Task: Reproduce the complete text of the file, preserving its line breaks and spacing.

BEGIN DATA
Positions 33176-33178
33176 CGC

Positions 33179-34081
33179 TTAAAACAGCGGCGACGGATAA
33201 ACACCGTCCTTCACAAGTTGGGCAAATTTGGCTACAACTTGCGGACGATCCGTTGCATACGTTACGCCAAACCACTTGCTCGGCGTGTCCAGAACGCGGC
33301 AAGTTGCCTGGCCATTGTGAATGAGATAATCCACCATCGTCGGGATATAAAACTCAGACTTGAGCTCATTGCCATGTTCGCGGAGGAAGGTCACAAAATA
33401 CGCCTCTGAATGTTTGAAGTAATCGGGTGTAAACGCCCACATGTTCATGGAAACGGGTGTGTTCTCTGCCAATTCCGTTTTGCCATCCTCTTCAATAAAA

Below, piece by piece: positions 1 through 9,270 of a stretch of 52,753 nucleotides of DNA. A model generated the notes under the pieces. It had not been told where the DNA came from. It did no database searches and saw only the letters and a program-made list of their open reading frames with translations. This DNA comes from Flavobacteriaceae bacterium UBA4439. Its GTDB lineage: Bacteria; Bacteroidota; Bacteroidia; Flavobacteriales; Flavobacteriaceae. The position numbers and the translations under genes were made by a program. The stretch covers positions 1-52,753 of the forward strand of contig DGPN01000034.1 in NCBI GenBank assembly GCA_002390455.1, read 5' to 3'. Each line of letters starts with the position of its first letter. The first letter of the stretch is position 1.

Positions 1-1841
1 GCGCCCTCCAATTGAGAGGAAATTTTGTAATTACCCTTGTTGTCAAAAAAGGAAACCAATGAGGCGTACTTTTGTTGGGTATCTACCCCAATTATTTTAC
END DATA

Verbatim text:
Positions 33176-33178
33176 CGC

Positions 33179-34081
33179 TTAAAACAGCGGCGACGGATAA
33201 ACACCGTCCTTCACAAGTTGGGCAAATTTGGCTACAACTTGCGGACGATCCGTTGCATACGTTACGCCAAACCACTTGCTCGGCGTGTCCAGAACGCGGC
33301 AAGTTGCCTGGCCATTGTGAATGAGATAATCCACCATCGTCGGGATATAAAACTCAGACTTGAGCTCATTGCCATGTTCGCGGAGGAAGGTCACAAAATA
33401 CGCCTCTGAATGTTTGAAGTAATCGGGTGTAAACGCCCACATGTTCATGGAAACGGGTGTGTTCTCTGCCAATTCCGTTTTGCCATCCTCTTCAATAAAA

Below, piece by piece: positions 1 through 9,270 of a stretch of 52,753 nucleotides of DNA. A model generated the notes under the pieces. It had not been told where the DNA came from. It did no database searches and saw only the letters and a program-made list of their open reading frames with translations. This DNA comes from Flavobacteriaceae bacterium UBA4439. Its GTDB lineage: Bacteria; Bacteroidota; Bacteroidia; Flavobacteriales; Flavobacteriaceae. The position numbers and the translations under genes were made by a program. The stretch covers positions 1-52,753 of the forward strand of contig DGPN01000034.1 in NCBI GenBank assembly GCA_002390455.1, read 5' to 3'. Each line of letters starts with the position of its first letter. The first letter of the stretch is position 1.

Positions 1-1841
1 GCGCCCTCCAATTGAGAGGAAATTTTGTAATTACCCTTGTTGTCAAAAAAGGAAACCAATGAGGCGTACTTTTGTTGGGTATCTACCCCAATTATTTTAC